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Trinidad and Tobago Guardian – There is a problem with leadership in T&T, according to Archbishop Jason Gordon– they don’t serve.
In his address to the congregation at the traditional washing of the feet ceremony on Holy Thursday, Gordon pointed out the shortcomings in leadership locally.
“If something that’s gone wrong with us in Trinidad and Tobago, it’s here in leadership. We don’t see our leaders, we don’t see ourselves when we are leaders as people who serve. We see ourselves as people who have everybody else, wanting to lord it over everybody else. Brothers and sisters, it’s creating challenge in society,” he said.
He added: “Somehow when we get a little elevation everybody who was with us before—them have to feel the full wrath of we rod and we mouth. True or not true? Why?”
This, he said, was even witnessed within the household dynamic where some children were treated badly.
“How often have parents treated children badly, talk down at them, belittle them in public, make them feel less than…a cent of shaved ice in the sun?”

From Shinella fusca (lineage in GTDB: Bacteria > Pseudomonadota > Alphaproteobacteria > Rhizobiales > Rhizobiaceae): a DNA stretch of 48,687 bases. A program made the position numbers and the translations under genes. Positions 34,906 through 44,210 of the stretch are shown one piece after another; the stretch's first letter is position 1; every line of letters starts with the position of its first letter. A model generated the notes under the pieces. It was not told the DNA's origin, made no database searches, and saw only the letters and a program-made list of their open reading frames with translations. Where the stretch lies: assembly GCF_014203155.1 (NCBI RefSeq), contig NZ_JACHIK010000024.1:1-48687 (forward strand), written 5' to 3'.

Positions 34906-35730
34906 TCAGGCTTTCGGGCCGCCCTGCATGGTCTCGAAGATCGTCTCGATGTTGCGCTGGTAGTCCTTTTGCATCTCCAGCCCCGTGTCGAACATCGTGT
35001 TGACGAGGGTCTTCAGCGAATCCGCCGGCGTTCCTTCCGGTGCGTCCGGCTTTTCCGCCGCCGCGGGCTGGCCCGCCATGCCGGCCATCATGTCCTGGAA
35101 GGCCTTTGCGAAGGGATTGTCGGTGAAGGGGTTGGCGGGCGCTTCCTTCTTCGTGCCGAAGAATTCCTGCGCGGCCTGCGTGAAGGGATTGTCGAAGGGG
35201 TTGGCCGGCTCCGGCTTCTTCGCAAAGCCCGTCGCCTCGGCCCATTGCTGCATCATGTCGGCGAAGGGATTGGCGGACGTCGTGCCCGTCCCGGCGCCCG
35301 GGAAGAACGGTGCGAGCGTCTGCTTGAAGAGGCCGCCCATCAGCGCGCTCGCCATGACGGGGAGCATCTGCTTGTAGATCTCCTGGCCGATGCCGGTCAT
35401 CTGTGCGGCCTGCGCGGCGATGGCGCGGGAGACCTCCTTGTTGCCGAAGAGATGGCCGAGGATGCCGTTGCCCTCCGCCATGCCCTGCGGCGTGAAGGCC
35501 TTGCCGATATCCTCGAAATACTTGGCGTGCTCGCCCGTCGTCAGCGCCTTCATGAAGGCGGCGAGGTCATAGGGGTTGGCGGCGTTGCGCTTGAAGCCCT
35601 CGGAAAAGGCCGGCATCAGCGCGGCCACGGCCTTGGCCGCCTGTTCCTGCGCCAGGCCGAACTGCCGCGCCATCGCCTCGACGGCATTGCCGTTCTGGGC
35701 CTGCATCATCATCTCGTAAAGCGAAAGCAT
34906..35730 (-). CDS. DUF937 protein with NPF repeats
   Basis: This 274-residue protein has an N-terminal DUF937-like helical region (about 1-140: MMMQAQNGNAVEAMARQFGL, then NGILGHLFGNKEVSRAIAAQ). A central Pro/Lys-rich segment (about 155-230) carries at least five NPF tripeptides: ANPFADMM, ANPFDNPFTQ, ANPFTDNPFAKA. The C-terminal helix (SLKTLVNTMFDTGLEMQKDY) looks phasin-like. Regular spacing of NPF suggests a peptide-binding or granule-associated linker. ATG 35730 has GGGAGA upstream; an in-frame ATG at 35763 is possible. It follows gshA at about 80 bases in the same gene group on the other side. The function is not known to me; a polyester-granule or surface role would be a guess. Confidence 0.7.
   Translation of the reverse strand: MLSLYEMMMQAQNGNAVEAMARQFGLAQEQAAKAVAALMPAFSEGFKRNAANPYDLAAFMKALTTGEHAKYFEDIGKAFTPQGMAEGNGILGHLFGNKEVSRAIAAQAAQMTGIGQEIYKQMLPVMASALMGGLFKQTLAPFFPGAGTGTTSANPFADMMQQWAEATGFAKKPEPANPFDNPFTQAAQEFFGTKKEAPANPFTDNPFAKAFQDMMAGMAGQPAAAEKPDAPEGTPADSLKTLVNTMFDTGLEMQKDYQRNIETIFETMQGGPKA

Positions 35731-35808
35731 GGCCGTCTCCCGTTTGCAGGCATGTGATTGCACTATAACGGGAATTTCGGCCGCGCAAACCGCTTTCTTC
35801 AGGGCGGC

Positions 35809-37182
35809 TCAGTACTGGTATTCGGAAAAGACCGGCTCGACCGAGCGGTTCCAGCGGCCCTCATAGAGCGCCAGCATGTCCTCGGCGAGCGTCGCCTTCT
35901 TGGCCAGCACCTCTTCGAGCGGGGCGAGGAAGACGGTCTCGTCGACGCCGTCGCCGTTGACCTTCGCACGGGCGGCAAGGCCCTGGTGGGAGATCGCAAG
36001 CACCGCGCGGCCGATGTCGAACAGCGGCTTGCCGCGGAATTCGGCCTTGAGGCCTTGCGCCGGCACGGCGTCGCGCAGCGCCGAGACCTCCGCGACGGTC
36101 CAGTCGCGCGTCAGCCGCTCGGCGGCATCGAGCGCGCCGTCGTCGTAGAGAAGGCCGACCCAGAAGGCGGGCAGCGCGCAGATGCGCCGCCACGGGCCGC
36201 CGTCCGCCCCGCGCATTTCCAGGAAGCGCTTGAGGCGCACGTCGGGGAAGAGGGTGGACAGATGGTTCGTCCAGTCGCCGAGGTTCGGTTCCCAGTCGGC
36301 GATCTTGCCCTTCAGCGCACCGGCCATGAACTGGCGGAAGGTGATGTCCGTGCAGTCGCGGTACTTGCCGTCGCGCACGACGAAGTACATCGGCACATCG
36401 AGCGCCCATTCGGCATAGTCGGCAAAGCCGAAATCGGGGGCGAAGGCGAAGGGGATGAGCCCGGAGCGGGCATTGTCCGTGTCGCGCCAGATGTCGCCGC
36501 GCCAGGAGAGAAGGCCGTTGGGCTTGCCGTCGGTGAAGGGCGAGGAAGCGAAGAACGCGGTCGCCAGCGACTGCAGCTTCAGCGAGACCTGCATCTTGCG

This he said goes on to perpetuate the misguided views of leadership in the country.
“If the first experience that children have is that people who are big is make you feel small then when they grow big, what they going to do? Make people feel small,” he said.
“Is only small people does make people feel small.”
He said it’s why the country needs to take an example from Jesus’ washing of his disciples’ feet as a reminder of the importance of serving others.
“If we understand what Jesus does when he washes feet, what he’s doing is talking about leadership and saying that the leader is not the one who lords it over (others), the leader is the one who serves everybody else,” he said.
He said everyone needs to ask themselves two questions: “Who do I need to serve and how do I serve them better?”